Department of Communication
Room: E 226
by arrangement via mail.
Department of Communication
Room: E 226
by arrangement via mail.
Prof. Dr. Thorsten Quandt, * 1971, is a Professor of Communication Studies at the University of Münster.
He was holding the Chair of Online Communication and Interactive Media at the University of Hohenheim from 2009-2012, where he also served as the Director of the Institute of Communication Studies in 2012. From 2007-2008, he was an Assistant Professor of journalism research at the Free University Berlin, where he also served as a Guest Professor in 2006. Furthermore, he has been working as a lecturer and researcher at various other universities, including the LMU Munich, the Berlin University of the Arts, and the Technical University Ilmenau. He was also a visiting professor at Stanford University, the University of Oxford, the University of California, Santa Barbara, the University of British Columbia, Vancouver, and a visiting scholar at the Indiana University, Bloomington.
He (co)published more than 200 scientific articles and several books. His work was awarded with several scientific prizes, including various Top Paper Awards and the dissertation award of the DGPuK. Quandt is a Fellow of the International Communication Association (ICA).
His research and teaching fields include online communication, media innovation research, digital games and journalism.
In the ongoing social debate about social issues, hashtag campaigns such as #metoo or #blacklivesmatter have gained massive importance in recent years. They draw attention to a socially relevant problem (such as sexism or racism) and position it as a social issue. This social issue is shared (using hashtags) on social media and spreads virally. Once the social issue has gone viral, it attracts the attention of traditional media, which make the addressed social problem accessible to a broad public and to the discourse of society. This process is called social issue emergence (SIE) and takes place in the hybrid media system with interaction between analog and digital media logic. But what are the dynamics behind this process? To what extent can actors control and influence the career of a social issue? And what role does the seemingly uncontrolled viral spread of social issues play? The goal of the project is to develop a model based on theoretical and empirical findings that can be used to reconstruct, simulate, understand, and predict the dynamics of social issue emergence.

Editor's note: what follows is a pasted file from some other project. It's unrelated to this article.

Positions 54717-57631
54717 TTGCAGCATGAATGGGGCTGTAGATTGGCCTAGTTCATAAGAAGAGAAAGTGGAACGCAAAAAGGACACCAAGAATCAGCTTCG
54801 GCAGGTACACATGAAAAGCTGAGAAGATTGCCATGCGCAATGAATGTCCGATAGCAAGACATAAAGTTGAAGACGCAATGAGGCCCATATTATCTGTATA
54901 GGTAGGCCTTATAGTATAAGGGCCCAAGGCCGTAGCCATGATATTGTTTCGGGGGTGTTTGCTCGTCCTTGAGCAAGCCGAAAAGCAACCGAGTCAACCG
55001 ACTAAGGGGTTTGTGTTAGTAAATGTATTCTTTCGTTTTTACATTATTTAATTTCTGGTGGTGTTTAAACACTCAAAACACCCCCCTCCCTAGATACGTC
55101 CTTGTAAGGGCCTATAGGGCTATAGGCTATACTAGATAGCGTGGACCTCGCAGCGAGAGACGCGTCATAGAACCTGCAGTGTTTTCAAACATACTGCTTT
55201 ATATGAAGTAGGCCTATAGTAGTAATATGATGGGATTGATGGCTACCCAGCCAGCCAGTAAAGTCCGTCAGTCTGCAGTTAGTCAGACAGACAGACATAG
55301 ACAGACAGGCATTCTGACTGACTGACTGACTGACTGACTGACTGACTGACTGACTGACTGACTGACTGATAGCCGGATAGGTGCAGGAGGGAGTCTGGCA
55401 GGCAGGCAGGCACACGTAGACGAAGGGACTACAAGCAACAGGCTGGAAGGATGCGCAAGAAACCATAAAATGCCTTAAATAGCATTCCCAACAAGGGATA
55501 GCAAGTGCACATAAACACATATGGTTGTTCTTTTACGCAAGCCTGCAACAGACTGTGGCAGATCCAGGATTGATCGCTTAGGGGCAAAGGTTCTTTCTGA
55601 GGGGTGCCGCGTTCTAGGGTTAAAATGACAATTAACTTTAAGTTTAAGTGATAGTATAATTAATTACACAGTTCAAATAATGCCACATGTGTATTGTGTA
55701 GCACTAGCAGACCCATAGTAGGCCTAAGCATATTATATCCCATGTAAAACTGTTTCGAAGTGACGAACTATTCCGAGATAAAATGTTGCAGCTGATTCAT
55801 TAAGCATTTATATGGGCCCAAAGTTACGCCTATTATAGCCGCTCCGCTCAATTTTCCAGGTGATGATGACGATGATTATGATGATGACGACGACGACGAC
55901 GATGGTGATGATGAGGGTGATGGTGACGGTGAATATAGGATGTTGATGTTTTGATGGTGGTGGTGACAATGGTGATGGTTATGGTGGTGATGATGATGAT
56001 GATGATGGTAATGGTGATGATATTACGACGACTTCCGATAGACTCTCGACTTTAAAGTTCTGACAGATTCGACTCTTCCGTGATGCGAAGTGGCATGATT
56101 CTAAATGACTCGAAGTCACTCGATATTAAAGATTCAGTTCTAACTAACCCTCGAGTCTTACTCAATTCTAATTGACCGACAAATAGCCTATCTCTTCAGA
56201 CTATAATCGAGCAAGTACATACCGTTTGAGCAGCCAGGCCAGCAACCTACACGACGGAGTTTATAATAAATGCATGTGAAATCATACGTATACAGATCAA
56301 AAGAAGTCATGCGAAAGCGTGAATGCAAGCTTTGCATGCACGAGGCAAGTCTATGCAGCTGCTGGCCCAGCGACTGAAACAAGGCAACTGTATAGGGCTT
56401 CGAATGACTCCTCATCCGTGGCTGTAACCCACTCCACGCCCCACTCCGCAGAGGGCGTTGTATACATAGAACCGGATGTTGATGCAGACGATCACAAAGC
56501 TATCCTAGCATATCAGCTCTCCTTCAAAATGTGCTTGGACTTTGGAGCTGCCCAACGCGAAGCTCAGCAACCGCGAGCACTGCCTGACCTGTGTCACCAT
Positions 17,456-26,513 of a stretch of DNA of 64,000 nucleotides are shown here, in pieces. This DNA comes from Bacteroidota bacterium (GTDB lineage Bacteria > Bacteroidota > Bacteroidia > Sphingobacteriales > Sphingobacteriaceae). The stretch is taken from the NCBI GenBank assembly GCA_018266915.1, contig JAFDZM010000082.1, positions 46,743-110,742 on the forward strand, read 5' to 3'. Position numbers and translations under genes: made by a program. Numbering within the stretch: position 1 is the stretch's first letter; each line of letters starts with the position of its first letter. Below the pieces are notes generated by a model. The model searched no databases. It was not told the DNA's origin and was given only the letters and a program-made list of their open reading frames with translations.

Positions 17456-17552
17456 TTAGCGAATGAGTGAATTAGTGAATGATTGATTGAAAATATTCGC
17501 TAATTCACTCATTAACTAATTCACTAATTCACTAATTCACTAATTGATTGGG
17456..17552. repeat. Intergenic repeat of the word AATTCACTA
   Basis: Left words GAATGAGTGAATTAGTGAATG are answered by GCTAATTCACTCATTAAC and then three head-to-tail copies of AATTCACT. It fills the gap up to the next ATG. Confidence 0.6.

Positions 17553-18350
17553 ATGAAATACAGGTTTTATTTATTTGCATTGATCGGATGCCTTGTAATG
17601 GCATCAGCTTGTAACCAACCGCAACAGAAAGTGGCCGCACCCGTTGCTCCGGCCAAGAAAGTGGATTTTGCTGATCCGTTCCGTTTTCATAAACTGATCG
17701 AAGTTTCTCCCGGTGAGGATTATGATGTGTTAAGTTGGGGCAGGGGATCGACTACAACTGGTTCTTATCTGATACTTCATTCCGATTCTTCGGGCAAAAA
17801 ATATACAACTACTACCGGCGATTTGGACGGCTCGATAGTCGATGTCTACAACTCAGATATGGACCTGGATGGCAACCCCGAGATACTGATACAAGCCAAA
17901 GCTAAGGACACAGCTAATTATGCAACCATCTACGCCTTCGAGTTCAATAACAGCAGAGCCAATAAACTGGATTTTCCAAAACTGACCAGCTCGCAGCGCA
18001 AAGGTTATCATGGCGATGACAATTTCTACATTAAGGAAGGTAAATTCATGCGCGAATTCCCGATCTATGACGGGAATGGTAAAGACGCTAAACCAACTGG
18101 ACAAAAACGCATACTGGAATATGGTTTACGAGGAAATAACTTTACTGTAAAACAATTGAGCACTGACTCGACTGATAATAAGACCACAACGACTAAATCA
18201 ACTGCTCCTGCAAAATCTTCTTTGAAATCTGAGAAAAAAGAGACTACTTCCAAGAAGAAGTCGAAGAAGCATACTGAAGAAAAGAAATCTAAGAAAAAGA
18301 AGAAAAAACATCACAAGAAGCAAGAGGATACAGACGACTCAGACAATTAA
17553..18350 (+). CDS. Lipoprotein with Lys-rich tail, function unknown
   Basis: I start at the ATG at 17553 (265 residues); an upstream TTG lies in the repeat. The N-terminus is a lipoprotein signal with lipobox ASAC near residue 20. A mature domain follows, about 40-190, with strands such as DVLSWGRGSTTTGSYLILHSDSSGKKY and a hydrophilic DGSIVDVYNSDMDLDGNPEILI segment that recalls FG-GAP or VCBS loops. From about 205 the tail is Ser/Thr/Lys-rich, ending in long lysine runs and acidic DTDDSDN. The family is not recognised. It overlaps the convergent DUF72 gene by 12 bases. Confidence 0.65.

In light of recent crises, such as the Covid-19 pandemic and the Russian invasion of Ukraine, the investigation of online groups that disseminate conspiracy theories and oppose the social mainstream is of great importance. These movements range from harmless, esoteric groups to overtly anti-democratic movements that exploit social issues and adopt them into a collective ideology, with religion frequently serving as a basis for argumentation. The internet's networking capabilities facilitate these movements' recruitment and mobilization, as well as their interaction with the broader society. Religious elements often play a significant role, with differing and sometimes opposing ideologies being conflated.
This project aims to examine online networked ideological movements with religious overtones. Initially, a theoretical foundation will be established, and new ideological movements will be mapped empirically in order to explore the content dimensions of conspiracy theories and disinformation disseminated online, as well as associated recruitment and mobilization attempts, and the interconnections at the personal and content levels. The project will also require the methodological further development of established practices of text and network analysis.
Disinformation has been the focus of research and public debate for some time. Incidents such as the manipulation of journalistic forums during the early days of the Ukraine conflict, the suspected influence of disinformation in the Brexit referendum, or the use of automated communication in the 2016 U.S. election have drawn public and political attention to the issue. This leads to the central question: How do disinformation campaigns behind all these incidents work?
Since the above-mentioned events, research has increasingly focused on automated communication, fake news and hate speech, and how to detect them. Many citizens face these phenomena on a daily basis. The intensive study of disinformation strategies has revealed that, in addition to automated communication, there are sometimes covert aspects and actors that make a disinformation campaign powerful in the first place. In order to identify, understand, and combat the sometimes concerted disinformation campaigns, it is also necessary to take into account human actors, content, and timing.